By Lorelei Stevens, Commercial Fisheries News – October 2000
GLOUCESTER, MA – New technology is giving the fishing industry the tools to allow fishermen to participate in scientific investigation, exploration, and data gathering like never before.
How best to put these tools to use was the subject of the September 13 Gloucester Fisheries Forum, which was subtitled: “Closing the Digital Divide Between New Technologies and an Age Old Industry.”
During the course of the day, speakers from Massachusetts and Maine and even as far away as Washington state and Portugal described concepts ranging from cooperative research ideas still in the proposal stage to fledging data gathering programs and well-tested information-sharing systems that depend on state-of-the-art communication technologies.
Brian Rothschild, dean of the University of Massachusetts School of Marine Science and Technology (SMAST) and co-chairman of the Massachusetts Fisheries Recovery Commission, introduced several SMAST presenters who talked about the school’s ongoing effort to involve fishermen in research.
Kevin Stokesbury, a SMAST scientist, discussed the research work done jointly with the scallop members of the New Bedford-based Fisheries Survival Fund that eventually convinced the New England Fishery Management Council to allow a controlled scallop fishery in areas closed to protect groundfish.
Now SMAST is working with the Trawlers’ Survival Fund to bring New Bedford-area draggermen on board in much the same way through a proposed project to have draggermen collect not only data on fish catches, but on climate conditions too.
The project has been submitted to the Research Steering Committee of the New England Fishery Management Council, which has forwarded its recommendations to the National Marine Fisheries Service (NMFS) for projects to receive cooperative research funding. NMFS has said funding announcements will be made sometime in October.
Although still awaiting funding, Fatima Borges, a visiting scientist from Portugal, is already training fishermen to work in the project. She said at least 23 trawlers had indicated an interest in participating.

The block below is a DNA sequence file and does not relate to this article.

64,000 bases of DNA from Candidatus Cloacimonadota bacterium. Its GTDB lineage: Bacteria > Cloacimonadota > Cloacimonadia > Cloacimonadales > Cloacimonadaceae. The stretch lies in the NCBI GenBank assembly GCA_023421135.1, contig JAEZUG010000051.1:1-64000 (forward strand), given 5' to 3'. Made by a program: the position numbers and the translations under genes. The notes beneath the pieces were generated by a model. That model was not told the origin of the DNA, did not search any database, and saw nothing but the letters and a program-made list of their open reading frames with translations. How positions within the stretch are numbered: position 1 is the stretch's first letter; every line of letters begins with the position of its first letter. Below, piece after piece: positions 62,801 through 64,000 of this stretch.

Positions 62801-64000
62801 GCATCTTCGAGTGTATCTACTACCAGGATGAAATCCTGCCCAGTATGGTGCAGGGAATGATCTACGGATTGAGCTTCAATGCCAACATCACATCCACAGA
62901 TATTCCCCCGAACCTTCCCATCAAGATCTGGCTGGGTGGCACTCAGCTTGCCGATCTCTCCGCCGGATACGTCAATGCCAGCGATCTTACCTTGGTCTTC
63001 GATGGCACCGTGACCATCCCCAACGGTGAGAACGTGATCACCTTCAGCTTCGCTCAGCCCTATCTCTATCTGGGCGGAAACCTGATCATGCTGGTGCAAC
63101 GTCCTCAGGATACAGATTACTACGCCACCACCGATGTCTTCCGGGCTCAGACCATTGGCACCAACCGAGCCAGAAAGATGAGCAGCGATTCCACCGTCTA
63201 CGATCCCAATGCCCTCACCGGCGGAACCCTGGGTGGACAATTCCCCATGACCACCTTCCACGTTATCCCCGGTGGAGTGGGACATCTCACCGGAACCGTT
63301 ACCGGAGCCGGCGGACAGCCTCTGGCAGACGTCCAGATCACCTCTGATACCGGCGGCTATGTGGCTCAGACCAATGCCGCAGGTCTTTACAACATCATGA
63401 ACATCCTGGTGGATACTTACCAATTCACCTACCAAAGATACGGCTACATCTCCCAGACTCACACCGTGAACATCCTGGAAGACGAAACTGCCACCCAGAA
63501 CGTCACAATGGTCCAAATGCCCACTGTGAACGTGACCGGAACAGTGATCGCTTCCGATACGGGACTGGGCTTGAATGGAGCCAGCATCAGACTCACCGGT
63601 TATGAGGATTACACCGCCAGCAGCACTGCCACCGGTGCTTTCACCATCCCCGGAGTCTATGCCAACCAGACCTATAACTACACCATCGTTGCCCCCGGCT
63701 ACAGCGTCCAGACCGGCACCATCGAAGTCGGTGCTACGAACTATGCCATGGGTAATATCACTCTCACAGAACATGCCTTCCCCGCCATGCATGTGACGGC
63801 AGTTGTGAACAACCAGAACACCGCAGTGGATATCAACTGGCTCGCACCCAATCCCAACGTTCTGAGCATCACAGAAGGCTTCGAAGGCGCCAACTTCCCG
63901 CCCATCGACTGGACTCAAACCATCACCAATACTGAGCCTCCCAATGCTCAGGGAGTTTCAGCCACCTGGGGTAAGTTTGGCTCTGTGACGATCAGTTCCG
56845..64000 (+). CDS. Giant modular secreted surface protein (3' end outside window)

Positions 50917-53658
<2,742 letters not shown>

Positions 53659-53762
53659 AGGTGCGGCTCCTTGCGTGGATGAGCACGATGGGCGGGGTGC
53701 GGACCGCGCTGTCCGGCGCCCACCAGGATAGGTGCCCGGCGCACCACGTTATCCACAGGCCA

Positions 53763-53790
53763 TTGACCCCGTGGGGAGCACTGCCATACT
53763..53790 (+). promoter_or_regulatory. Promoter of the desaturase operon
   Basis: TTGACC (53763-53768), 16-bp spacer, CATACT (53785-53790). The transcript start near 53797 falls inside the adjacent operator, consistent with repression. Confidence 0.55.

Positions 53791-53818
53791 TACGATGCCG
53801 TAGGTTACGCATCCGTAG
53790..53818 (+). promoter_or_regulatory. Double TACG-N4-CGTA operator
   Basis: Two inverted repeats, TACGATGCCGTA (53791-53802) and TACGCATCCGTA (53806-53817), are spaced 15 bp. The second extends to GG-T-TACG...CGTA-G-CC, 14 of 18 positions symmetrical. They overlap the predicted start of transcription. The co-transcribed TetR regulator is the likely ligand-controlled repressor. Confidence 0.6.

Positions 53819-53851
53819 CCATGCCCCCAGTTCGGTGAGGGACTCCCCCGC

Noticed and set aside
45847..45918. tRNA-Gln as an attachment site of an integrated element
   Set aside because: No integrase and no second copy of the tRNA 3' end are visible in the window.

The study species will included cod, haddock, witch flounder, winter flounder, and yellowtail flounder and the focus area will be on Georges Bank.
The study is expected to produce high resolution maps of fish abundance by species and detailed analyses of environmental data, which will not only be useful to enhancing the quality of data used in current scientific models, but will, Borges said, “create a new model for integrating fisheries and climate data.”
Another SMAST project that is already underway is a cod-tagging effort. Long-time Marshfield, MA fisherman Bob MacKinnon joined SMAST in August to help with the cod-tagging work.
Under the project, 50,000 “spaghetti” tags and 100 temperature/depth recording tags will be placed in codfish caught by Massachusetts boats statewide.
In recent weeks, MacKinnon has been pounding the docks, trying to convince fishermen to take and use tag kits, and when fishermen are too busy fishing to actually get the tags on the fish, he has been going out with them to do the tagging himself.
“My job is to reach out to the fishermen and tell them how it works,” MacKinnon said, adding that he is convinced the project will lead to better management decisions in the future.
“These fish cross over that 42º line,” MacKinnon said, referring to the line that separates the Gulf of Maine and Georges Bank cod stocks. “There aren’t traffic cops directing them back.”